JB: I think most organizations have some sort of comp area on their reports. I can’t speak for other clubs, but we do have the option of putting a “body comp” and/or a “player comp” on our reports. I’ve obviously seen the player, so I know what he looks like. However, I can give someone who hasn’t seen the player a much clearer physical picture if I can say he looks like Travis Hafner or Alfonso Soriano or Randy Johnson. At the same time, the player comp area allows us to list a current or former major league player who best represents what we think a younger player may become. However, these areas aren’t mandatory for us. If a strong comparison pops into our head, we can list them in the comp area. If a comparison doesn’t seem obvious, we have the flexibility to leave that area blank. Hopefully the text of my report and my summary will best tell the story of what I see in this player, but the comp area does allow me to make it a little clearer if there is a body or player type that fits.

DL: How important is body type?

JB: It’s important, especially in younger players. With every player we see, regardless of level, we’re asked “what is he going to be in the major leagues?” If you think about it, there is sort of a minimum physical requirement needed to compete at the major league level. In evaluating body types, we like to see the strength, athleticism, size, and stamina to suggest that a player will be able to handle a major league workload. We’re trying to minimize the risk of our projections, and identifying physical attributes can help minimize that risk. It’s just another piece of the puzzle, but one we definitely have to consider.

DL: Scouts typically rate players on a 20-to-80 scale. Are the ratings position-specific, or would a Grady Sizemore inherently be rated higher than a Travis Hafner because his skill set is more multi-dimensional?

JB: Some clubs do use one general scale for every player, but the overall grade we use in Arizona is position-specific. Our scale still runs 20-to-80 with 50 being average, but a 50 center fielder is not exactly the same as, say, a 50 catcher or a 50 first baseman. Each position on the diamond has a different set of guidelines for the type of performance you’d expect from an “average” player. Our scale tries to account for some of those differences. However, when you’re talking about players like Grady Sizemore or Travis Hafner, they tend to get pretty high grades regardless of the system you’re using.

DL: How often do a player’s ratings change?

JB: Players get better and players get worse. Any scout will tell you that players change over the course of their careers. That’s why teams make sure they evaluate players year after year after year. You want to establish some history so you can recognize changes as they happen. At the same time, you’d like to have the most current, most accurate information when trying to make an evaluation. Players get better, they get worse, and they get older. It’s not like you hit a certain level and continue that indefinitely. You’re always going to have some peaks and valleys.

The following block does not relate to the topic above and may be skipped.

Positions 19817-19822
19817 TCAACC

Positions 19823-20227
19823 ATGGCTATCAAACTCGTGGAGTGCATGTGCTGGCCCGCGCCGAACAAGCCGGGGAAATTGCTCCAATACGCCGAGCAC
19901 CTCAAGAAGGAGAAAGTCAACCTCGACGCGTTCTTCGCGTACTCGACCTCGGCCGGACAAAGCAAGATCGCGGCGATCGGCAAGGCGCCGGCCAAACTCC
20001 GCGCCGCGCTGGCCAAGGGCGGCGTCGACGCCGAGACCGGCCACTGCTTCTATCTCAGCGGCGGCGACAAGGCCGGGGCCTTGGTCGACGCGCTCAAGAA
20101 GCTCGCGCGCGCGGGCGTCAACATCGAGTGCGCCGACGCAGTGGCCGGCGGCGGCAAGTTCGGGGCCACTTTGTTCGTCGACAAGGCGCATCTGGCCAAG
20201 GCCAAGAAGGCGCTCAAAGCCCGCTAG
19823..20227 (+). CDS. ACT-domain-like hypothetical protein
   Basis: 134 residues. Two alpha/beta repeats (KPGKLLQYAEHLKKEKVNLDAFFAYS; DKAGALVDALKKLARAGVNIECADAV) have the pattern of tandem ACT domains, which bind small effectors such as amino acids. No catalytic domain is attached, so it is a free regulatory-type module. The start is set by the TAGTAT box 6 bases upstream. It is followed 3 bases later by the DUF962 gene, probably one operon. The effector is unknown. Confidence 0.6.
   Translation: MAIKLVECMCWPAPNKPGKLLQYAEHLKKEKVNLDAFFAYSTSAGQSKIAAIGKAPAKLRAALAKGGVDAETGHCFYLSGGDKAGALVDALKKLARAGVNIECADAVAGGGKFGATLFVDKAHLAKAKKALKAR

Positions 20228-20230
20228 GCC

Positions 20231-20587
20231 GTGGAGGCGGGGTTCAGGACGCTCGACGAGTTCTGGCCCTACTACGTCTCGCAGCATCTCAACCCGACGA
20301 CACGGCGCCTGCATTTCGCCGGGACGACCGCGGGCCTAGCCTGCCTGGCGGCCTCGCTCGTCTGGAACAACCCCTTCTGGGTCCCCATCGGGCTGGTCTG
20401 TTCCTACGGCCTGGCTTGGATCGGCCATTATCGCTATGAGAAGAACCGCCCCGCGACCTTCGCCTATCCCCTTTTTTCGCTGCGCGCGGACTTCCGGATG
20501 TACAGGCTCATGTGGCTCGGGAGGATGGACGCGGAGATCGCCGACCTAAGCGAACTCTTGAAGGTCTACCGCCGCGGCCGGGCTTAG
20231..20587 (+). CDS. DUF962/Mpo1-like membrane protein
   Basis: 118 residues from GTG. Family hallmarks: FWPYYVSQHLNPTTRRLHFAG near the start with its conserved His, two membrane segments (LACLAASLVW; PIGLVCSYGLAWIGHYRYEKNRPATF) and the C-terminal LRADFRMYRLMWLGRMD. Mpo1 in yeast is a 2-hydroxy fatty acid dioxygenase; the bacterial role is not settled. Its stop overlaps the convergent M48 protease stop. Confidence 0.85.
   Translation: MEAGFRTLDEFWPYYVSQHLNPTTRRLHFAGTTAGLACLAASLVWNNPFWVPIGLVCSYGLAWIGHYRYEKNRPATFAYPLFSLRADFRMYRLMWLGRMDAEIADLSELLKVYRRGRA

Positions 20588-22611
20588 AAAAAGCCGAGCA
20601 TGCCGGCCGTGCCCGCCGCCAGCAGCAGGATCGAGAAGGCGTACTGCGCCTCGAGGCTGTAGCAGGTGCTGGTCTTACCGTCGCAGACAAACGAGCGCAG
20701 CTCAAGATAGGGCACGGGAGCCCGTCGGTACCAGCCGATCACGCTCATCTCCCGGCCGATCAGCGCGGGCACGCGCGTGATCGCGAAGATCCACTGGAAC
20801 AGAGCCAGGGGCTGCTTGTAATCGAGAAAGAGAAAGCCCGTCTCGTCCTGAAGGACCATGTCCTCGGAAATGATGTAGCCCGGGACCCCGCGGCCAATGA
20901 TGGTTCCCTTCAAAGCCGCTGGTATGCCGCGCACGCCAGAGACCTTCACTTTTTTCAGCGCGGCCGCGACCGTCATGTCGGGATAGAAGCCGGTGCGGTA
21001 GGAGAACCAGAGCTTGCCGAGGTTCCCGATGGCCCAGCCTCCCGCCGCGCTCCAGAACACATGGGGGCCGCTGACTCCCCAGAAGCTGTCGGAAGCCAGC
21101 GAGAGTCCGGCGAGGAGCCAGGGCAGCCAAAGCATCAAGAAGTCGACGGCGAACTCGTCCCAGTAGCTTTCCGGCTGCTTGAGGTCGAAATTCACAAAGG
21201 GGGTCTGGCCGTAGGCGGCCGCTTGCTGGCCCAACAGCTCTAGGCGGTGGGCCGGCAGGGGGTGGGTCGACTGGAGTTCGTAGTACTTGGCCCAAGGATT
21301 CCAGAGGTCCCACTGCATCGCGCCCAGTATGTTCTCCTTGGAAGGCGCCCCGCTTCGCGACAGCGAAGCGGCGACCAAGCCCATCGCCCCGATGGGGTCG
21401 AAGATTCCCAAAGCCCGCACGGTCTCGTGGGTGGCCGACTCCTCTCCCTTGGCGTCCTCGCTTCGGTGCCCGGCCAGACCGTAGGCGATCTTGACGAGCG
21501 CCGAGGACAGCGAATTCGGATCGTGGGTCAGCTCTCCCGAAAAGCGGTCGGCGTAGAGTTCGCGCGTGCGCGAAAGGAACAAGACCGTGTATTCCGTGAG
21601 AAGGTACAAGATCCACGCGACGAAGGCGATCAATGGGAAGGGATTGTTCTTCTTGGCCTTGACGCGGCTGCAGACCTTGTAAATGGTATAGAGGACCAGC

DL: Is it primarily a year-by-year process, or will rankings change over the course of a season?

JB: It’s more of a year-by-year look. We all know that a player’s performance fluctuates during the course of the season, and we try to take that into account in our evaluation. A player may outperform one month and under-perform the next, but we’re trying to determine his value on the whole. We don’t necessarily try to evaluate how they will do in a very small window of time. We try to make it larger, more of a “what is he this year?” and “what is he going to be next year?” thought process.

DL: How about if a player makes a mechanical adjustment at midseason, and it results in a marked improvement in the level of his play? Is that type of situation accounted for?

JB: Yes. We always have the ability to adjust a report if a player is showing us something different than what we’ve seen before. Players make adjustments, and they evolve. They become different types of performers. We’re constantly forming opinions by taking what we see and combining it with what the player’s recent history tells us. If one of those opinions changes, we have the opportunity to identify that and explain why.